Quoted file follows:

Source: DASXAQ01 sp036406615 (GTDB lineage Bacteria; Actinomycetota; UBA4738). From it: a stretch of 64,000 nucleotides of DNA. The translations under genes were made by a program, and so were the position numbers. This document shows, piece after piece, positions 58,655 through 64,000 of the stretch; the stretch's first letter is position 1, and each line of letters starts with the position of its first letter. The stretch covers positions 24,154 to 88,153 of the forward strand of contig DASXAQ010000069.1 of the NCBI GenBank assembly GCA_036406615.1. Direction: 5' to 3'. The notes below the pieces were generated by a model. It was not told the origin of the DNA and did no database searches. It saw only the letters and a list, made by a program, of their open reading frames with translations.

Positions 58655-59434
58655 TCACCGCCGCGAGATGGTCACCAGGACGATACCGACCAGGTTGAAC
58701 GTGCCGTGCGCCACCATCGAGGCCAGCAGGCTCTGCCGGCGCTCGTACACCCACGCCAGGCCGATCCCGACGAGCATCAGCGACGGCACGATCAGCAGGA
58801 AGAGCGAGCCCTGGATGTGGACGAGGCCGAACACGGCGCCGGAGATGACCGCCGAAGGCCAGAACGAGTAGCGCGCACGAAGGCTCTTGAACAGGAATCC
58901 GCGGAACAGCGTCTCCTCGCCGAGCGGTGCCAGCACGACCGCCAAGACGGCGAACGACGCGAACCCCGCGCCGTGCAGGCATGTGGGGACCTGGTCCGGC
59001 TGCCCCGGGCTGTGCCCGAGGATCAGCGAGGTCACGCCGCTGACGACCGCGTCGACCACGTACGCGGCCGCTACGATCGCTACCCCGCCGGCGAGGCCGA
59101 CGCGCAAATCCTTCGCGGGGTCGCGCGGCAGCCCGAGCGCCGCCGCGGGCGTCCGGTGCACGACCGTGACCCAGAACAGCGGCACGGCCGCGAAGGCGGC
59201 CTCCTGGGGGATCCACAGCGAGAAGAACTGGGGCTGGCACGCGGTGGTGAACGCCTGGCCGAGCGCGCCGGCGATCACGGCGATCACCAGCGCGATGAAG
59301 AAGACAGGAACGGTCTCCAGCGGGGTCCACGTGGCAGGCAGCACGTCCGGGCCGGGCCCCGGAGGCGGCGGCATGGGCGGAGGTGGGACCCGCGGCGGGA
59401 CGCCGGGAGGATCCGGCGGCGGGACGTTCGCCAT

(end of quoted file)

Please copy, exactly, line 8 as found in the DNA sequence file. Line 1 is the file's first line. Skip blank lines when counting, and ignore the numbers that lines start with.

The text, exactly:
59101 CGCGCAAATCCTTCGCGGGGTCGCGCGGCAGCCCGAGCGCCGCCGCGGGCGTCCGGTGCACGACCGTGACCCAGAACAGCGGCACGGCCGCGAAGGCGGC